Using empirical studies and analyses beyond the natural sciences and engineering

The validation process for new findings based on studies and analyses as described above is in no way limited to natural and engineering sciences such as physics, biology, chemistry, medicine and health, machine engineering or aero and space engineering. In fields such as the social sciences, studies and analyses are also indispensable for empirically proving the accuracy of assumptions and conclusions. Sociology uses empirical-based statistics, studies and analyses to determine if statements about the migration behavior of specific population groups is accurate for instance. The field of psychology also relies on analyses and studies to empirically validate the assumptions of certain behavior patterns.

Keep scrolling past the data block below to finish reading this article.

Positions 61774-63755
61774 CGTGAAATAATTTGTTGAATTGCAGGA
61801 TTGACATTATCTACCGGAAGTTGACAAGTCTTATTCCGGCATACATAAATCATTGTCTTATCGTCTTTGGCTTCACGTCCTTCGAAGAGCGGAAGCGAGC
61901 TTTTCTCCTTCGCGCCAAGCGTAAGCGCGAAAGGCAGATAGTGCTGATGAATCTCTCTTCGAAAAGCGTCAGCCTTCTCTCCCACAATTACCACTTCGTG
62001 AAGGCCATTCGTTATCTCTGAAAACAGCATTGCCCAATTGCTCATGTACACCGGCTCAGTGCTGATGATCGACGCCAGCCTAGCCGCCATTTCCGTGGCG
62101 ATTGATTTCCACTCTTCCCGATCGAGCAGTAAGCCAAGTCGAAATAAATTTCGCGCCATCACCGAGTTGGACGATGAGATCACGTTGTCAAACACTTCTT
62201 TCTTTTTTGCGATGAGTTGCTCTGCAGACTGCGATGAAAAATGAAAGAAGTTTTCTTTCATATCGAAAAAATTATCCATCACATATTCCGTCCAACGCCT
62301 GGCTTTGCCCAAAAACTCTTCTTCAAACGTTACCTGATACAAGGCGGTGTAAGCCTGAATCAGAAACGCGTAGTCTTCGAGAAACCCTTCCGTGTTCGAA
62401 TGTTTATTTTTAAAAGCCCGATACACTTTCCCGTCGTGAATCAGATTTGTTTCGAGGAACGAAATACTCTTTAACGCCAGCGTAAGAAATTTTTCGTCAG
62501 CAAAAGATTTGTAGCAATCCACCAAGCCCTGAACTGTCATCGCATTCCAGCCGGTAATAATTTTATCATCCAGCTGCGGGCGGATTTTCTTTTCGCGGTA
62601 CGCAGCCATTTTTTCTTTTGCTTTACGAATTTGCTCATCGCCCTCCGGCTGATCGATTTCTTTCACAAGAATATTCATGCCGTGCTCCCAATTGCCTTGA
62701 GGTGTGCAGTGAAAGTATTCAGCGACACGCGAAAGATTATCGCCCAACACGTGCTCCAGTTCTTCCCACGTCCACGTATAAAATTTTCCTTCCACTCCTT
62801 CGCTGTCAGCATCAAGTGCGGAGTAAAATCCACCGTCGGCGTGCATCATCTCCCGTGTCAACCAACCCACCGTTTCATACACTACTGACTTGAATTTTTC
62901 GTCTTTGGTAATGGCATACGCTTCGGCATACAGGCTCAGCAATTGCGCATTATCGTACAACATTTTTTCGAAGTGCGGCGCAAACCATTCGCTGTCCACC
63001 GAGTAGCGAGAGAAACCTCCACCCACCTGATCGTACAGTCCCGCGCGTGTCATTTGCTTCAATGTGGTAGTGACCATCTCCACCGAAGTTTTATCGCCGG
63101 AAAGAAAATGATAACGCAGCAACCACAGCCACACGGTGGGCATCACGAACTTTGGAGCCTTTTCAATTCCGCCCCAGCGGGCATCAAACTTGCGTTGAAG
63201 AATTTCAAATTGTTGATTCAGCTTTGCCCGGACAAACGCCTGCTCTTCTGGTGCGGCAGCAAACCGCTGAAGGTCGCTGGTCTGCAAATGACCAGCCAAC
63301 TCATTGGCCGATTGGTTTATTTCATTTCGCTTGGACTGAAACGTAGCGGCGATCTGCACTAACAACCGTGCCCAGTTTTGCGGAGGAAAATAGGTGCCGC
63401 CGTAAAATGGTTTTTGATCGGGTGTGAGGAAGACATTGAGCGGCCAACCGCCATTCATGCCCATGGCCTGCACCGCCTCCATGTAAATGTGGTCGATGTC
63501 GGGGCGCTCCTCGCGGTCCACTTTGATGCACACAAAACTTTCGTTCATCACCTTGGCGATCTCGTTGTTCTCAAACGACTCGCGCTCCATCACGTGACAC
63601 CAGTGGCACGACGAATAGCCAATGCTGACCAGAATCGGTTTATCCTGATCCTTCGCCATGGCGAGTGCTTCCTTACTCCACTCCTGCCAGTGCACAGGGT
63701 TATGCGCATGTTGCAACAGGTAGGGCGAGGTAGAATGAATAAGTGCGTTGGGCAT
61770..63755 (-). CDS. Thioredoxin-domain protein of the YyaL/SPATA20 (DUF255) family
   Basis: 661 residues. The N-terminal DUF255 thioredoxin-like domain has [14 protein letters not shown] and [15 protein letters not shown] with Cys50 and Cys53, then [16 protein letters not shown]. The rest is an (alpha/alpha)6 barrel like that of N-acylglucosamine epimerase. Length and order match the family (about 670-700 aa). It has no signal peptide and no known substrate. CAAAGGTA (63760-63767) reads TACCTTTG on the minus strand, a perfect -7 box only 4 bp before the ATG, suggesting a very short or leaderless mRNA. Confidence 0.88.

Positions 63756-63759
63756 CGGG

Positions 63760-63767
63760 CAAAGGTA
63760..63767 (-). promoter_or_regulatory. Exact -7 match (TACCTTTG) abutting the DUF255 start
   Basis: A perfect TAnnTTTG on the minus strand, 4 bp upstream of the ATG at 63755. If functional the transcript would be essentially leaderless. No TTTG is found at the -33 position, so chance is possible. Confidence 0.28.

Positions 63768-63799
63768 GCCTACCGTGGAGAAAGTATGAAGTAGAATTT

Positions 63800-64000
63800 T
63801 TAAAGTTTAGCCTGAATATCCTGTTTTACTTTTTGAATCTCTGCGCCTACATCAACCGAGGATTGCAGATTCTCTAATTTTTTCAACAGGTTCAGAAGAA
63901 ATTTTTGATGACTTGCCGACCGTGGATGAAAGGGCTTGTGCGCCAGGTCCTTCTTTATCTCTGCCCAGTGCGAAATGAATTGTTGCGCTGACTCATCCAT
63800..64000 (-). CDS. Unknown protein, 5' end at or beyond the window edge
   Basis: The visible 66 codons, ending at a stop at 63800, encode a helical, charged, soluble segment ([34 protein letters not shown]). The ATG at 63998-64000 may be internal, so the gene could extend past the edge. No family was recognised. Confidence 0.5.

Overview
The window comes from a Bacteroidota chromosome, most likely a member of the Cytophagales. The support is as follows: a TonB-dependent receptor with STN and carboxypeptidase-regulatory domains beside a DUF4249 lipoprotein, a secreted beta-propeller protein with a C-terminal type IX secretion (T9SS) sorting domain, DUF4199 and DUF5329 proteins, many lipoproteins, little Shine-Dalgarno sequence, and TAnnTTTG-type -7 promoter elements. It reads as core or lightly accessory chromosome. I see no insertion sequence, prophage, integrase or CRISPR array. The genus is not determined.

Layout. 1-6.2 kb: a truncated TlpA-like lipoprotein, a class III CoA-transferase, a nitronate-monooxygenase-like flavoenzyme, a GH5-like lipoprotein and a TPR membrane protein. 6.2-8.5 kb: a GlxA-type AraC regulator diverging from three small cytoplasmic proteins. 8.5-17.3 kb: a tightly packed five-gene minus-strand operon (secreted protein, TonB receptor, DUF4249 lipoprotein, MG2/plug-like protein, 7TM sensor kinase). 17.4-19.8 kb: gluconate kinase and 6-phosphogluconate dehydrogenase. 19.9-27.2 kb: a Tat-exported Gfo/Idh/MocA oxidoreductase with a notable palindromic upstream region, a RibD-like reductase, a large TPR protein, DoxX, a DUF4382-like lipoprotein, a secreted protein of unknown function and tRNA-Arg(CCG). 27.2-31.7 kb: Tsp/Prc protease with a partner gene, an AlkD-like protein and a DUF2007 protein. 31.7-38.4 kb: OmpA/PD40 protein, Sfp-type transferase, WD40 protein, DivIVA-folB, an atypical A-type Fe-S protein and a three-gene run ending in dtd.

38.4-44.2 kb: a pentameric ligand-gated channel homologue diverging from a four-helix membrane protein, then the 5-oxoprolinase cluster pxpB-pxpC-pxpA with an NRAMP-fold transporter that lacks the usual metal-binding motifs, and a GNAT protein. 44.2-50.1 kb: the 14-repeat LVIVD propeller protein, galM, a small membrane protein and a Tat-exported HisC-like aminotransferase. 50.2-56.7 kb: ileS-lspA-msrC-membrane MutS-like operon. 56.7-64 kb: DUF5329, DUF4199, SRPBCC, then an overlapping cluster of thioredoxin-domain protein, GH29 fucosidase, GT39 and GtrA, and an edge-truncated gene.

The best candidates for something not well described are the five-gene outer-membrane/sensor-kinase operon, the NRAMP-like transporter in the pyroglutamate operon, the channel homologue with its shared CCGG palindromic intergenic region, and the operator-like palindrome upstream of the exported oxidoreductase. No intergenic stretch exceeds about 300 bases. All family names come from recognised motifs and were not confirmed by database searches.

Progress and innovation through empirical studies and analyses

Before the Enlightenment changed our way of thinking, universities tended to postulate and speculate more than perform scientific research. Innovations therefore were apt be accidental. Once researchers were convinced that scientific results were only possible through the use of empirical studies and analysis, the groundwork was laid for the rapid advances in science that followed. Empirical studies and analyses range from simple experiments, particularly by measuring, weighing and counting, to extremely complex processes that require an enormous amount of time and money. Determining the validity of scientific theories using empirical assurances is one of the prerequisites for implementing these theories in practice. When a specific fact has been confirmed and documented based on studies and analyses, the assumption is that it will remain a fact in the future under the same premises. Only then does it make sense to develop new technologies based on this knowledge, because this provides sufficient proof of the assumption that they always function in the same manner.